Early in the row, we had a craze for limericks. Never before has the English language been so misused in the search for rhymes, and the less said about some of them, the better. However, some of them were quite good. My favorite came from Joan Sherwood in Atlanta:
There was a young rower named Roz
Whose oars were quite rough on her paws
But she pulled on tenaciously
And thanked sponsors quite graciously
After all it was for a great cause.
I also have to thank Joan for proposing that readers send in their jokes to keep my spirits up. The response was incredible!
Eating alone at sea is a wonderful excuse for “kiddy cooking”—taking
various yummy things and mixing them together into unlikely combinations that I would never consider eating in polite company. I had an additional excuse on this voyage, as it became evident early on that the voyage would take longer than was expected, and I might run low on food. So I had to make sure that every calorie on board was put to good use. A last-minute sponsorship had put 12 tins of Red Feather canned butter in the store cupboard, so just about everything got slathered in butter.
Two of my best creations were Cococompote (aka Roz’s Purple Wonder Breakfast and Chocobutter (Wilderness Family Naturals hot chocolate + butter + salt). Other favorites were Karen Morss’s Lemon Ladies marmalade and plum jam, Samudra nuts (especially the Cosmic Love Clusters) and the “mock turkey” and “pizza base” rawfood crackers made especially for me by ROAR Foods. And, of course, I couldn’t cross an ocean without my trusty Larabars and bean sprouts.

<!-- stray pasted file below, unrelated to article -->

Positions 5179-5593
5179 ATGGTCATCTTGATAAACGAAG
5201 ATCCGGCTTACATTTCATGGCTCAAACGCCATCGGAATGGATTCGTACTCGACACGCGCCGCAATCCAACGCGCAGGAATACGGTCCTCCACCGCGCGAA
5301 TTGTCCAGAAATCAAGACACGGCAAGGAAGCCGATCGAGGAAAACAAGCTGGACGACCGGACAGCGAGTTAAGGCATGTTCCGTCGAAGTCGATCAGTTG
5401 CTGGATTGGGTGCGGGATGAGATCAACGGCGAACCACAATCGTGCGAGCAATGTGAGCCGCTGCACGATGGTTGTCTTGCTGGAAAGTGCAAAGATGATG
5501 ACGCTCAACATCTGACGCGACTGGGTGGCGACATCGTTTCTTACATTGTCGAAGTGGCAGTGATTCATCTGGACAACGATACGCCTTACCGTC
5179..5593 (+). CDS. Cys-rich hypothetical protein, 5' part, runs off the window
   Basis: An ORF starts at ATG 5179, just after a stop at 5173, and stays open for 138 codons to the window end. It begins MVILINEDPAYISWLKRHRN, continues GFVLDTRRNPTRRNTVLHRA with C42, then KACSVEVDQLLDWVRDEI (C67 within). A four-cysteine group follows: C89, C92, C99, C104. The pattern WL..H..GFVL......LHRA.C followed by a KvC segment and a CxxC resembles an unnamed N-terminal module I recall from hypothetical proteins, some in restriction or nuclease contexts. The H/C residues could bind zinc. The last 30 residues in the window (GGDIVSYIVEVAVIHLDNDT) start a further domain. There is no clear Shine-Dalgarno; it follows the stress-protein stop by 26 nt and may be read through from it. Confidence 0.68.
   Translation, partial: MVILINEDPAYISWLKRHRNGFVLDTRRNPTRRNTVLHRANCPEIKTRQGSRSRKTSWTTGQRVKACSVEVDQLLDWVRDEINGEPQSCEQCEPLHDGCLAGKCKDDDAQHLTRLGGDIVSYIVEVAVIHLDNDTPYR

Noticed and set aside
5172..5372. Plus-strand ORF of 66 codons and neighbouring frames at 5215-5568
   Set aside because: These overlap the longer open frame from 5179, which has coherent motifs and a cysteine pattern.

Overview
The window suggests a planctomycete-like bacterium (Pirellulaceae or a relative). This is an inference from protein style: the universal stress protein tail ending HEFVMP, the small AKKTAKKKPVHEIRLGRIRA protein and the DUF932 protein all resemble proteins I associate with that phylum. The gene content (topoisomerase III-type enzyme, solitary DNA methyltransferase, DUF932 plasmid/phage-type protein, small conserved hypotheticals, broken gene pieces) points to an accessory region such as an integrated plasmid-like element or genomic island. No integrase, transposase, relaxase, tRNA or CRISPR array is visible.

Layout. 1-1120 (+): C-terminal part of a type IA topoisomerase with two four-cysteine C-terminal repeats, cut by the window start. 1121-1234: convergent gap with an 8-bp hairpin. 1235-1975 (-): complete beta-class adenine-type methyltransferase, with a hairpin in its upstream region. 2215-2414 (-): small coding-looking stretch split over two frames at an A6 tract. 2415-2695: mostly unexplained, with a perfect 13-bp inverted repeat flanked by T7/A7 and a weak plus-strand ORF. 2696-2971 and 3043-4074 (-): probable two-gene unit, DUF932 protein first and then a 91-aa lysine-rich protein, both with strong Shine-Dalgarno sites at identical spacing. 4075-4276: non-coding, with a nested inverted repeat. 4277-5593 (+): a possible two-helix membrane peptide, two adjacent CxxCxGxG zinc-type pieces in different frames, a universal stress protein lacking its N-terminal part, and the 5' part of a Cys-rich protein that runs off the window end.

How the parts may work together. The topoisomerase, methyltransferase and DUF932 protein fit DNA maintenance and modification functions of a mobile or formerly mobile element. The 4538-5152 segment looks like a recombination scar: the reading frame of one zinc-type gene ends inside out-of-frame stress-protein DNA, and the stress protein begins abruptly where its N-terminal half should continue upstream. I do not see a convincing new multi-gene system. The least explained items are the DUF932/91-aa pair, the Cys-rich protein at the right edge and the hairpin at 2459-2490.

Five Favorite Audiobooks
Man’s Search For Meaning (Viktor Frankl) —deep, meaningful, and inspiring
Change of Heart (Jodi Picoult)—thought-provoking fiction about the things we choose to believe
The Power of One (Bryce Courtenay)—an autobiographical insight into South Africa, hard-hitting yet funny
Straight Man (Richard Russo)— laugh out loud hilarious, great characters
All of the Maisie Dobbs books (Jacqueline Winspear) —wonderful detective stories set in 1930s London
I hate to think of anything as a failure. Provided you learn something from it, it’s a success, right? But it started with an “f.” Or I suppose we could call this section “F***-ups”, but that’s a bit rude.
Even after the pit-stop in the Abrolhos, the electrical system was an ongoing source of stress. A control unit had developed a fault that required frequent attention, until it eventually failed completely. I overcame my fear of all things electrical, performed a triple bypass surgery on the unit, and had no further problems.
Other casualties included two tracking units, several iPods, 3 sets of
ear buds, and a GPS chart plotter. A capsize in high seas towards the end
of the voyage did me no favors, breaking two oars, two antennae (VHF
radio and Sea-Me radar enhancer) and shattering my wash bucket.
Yes, I’ve been afraid—numerous times. Flinching at the sound of onrushing waves, wondering if they are going to capsize the boat. Afraid that the electrical system would fail completely, disabling the electrical watermaker and forcing me back onto the manual version. And, occasionally, a faint fear that this ocean really would go on forever and I would never make landfall. But I survived, and what doesn’t kill you makes you stronger.
(For the rest of my dispatches go to TakePart.com)